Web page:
When the News Makes Us Miserable: Remembering A Fuller Presence and Larger Truth

People ask me regularly about how spiritual practice can guide us in responding to the state of our society. They tell me that while the teachings of compassion are alive and helpful in other parts of their lives, they seem out of reach when they read the headlines each day. In a recent e-mail from one of our DC community Spiritual Friends groups, members asked: How do we stay compassionate when it feels like so much harm is being caused to vulnerable people?Isn’t acceptance a kind of complacency? Isn’t “letting go” like condoning?How do we call on meditation practice when we’ve become fearful, angry and disheartened at the hatefulness and viciousness that is so evident in our society?I’ve had many waves of anger, fear, and aversion in reaction to the harm being perpetrated in our society. In my own practice, it helps to keep starting right where I am, not judging my own reactions, thinking “I shouldn’t feel this.” Rather than trying to let go of these feelings, I often reflect that “…

Soul Sadness: Grieving Our Unlived Lives

Marge, a woman in our meditation community, was in a painful standoff with her teenage son. At 15, Micky was in a downward spiral of skipping classes and using drugs, and had just been suspended for smoking marijuana on school grounds. While Marge blamed herself—she was the parent, after all—she was also furious at him.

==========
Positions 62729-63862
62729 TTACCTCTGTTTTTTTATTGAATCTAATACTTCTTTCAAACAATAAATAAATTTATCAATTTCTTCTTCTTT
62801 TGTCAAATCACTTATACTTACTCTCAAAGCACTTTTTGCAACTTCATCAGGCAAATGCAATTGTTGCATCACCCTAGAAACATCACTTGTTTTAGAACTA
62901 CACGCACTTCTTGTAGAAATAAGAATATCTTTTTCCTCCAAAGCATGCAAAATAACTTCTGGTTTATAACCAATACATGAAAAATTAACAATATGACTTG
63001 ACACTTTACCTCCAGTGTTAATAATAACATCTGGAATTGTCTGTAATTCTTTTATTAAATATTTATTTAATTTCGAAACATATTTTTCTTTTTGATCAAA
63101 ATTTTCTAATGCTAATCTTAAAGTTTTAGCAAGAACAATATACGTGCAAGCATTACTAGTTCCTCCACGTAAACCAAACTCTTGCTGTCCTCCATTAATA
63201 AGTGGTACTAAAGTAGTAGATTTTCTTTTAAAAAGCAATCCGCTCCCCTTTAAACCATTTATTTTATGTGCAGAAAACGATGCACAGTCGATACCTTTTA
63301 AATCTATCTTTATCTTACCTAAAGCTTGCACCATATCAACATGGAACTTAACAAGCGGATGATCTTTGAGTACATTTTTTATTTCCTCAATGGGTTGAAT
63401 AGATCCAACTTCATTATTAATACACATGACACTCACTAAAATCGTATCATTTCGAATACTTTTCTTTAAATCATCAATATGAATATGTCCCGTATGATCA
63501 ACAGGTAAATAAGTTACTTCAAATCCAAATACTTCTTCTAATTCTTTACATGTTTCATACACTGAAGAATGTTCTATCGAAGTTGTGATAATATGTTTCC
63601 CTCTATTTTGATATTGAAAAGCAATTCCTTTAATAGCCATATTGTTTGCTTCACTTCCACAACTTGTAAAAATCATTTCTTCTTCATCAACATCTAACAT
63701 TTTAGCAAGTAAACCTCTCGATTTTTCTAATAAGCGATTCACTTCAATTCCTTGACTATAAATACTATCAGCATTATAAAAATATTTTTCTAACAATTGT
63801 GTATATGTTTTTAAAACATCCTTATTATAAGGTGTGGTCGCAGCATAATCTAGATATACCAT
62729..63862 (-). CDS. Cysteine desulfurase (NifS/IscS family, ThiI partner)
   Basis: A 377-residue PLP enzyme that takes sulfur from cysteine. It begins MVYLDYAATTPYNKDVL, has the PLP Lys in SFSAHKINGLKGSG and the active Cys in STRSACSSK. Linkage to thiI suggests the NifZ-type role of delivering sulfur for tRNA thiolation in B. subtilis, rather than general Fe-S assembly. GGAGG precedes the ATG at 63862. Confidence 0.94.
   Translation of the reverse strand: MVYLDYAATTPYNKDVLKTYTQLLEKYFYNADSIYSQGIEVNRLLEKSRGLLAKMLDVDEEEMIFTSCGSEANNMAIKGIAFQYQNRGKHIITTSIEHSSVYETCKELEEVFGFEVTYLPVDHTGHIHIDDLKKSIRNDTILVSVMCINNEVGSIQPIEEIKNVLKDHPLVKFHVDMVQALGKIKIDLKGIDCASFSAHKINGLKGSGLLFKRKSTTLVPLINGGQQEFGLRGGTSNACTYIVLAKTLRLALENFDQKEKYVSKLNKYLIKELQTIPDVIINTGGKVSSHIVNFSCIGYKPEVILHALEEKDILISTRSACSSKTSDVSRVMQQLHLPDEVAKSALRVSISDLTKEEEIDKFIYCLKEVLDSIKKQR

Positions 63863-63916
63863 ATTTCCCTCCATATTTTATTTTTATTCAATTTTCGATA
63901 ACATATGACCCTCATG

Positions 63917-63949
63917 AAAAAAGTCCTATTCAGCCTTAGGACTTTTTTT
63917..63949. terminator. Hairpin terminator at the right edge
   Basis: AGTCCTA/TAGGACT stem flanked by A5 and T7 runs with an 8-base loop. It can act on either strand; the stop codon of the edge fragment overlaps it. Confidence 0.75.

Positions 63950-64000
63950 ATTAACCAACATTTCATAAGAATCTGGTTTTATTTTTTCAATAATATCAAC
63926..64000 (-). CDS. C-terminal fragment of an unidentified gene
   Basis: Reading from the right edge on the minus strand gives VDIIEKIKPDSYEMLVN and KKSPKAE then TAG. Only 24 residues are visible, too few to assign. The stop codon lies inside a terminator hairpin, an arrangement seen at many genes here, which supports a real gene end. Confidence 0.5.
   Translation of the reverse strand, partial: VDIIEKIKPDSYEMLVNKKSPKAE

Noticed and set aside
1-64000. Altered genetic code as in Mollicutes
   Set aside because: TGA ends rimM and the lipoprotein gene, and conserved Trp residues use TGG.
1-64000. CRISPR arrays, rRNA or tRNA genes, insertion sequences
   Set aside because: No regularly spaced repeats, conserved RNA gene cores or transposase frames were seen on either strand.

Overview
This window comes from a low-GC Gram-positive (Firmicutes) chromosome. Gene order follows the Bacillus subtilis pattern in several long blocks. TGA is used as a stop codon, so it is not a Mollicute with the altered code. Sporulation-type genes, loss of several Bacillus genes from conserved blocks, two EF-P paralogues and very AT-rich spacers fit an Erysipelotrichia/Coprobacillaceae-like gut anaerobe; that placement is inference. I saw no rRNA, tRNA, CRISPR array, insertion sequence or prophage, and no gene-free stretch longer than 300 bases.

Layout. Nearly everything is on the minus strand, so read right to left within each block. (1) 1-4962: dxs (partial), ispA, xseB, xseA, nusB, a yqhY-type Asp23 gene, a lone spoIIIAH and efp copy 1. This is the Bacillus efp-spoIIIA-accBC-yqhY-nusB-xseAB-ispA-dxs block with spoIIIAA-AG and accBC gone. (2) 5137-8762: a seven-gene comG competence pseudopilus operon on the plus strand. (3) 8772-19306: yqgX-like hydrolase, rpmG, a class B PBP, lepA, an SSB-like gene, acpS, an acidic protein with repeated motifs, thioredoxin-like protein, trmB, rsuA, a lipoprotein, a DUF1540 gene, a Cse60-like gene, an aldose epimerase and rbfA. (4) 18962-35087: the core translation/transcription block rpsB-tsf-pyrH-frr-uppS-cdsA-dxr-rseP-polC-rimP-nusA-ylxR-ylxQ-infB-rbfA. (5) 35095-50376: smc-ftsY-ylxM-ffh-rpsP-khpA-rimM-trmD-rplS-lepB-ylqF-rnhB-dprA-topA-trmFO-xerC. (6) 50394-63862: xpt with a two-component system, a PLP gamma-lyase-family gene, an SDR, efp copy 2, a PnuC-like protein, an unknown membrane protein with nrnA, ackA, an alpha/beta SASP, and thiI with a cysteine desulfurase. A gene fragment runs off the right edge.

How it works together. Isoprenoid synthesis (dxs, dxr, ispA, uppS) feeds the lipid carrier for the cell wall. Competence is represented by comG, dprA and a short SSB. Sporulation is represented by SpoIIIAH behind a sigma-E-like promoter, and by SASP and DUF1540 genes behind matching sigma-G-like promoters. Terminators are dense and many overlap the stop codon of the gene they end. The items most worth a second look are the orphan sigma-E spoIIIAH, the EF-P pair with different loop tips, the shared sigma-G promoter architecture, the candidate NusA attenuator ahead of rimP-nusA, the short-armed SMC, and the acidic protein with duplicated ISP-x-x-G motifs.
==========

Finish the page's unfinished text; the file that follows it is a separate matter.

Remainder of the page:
The piercings she hadn’t approved, the lies, stale smell of cigarettes, and earphones that kept him in his own removed world—every interaction with Micky left her feeling powerless, angry, and afraid. The more she tried to take control with her criticism with “groundings” and other ways of setting limits, the more withdrawn and defiant Micky became. When she came in for a counseling session, she wanted to talk about why the entire situation was really her fault.
An attorney with a large firm, Marge felt she’d let her career get in the way of attentive parenting. She’d divorced Micky’s father when the boy was entering kindergarten and her new partner, Jan, had moved in…

De-Conditioning the Hungry Ghosts: Bringing Mindfulness and Self-Compassion to Craving and Addiction

In Buddhist cosmology, one of the psychic domains that is described is the Realm of the Hungry Ghosts. The hungry ghost figures are depicted with scrawny little necks and huge bellies — riddled with powerful desires they can never really satisfy. Nearly everyone I know struggles with their own version of the hungry ghost syndrome.

In a very human way, desires are natural and wholesome. They are necessary for us to survive and flourish. The challenge is that, to the degree that our basic needs for safety, bonding, and a healthy sense of our value are unmet, desire contracts and we become fixated on substitutes. Whether it’s alcohol or drugs, or perfectionism, or approval, it catches and confines us. It creates tremendous pain and stops us from living from a deeper sense of presence and love.

William C. Moyers, well known for his work in the field of addiction and for his own poignant struggle with the disease, spoke at an MIT conference several years ago. He said:

"I have an illn…

Relaxing the Over-Controller: Letting Life Be Just As It Is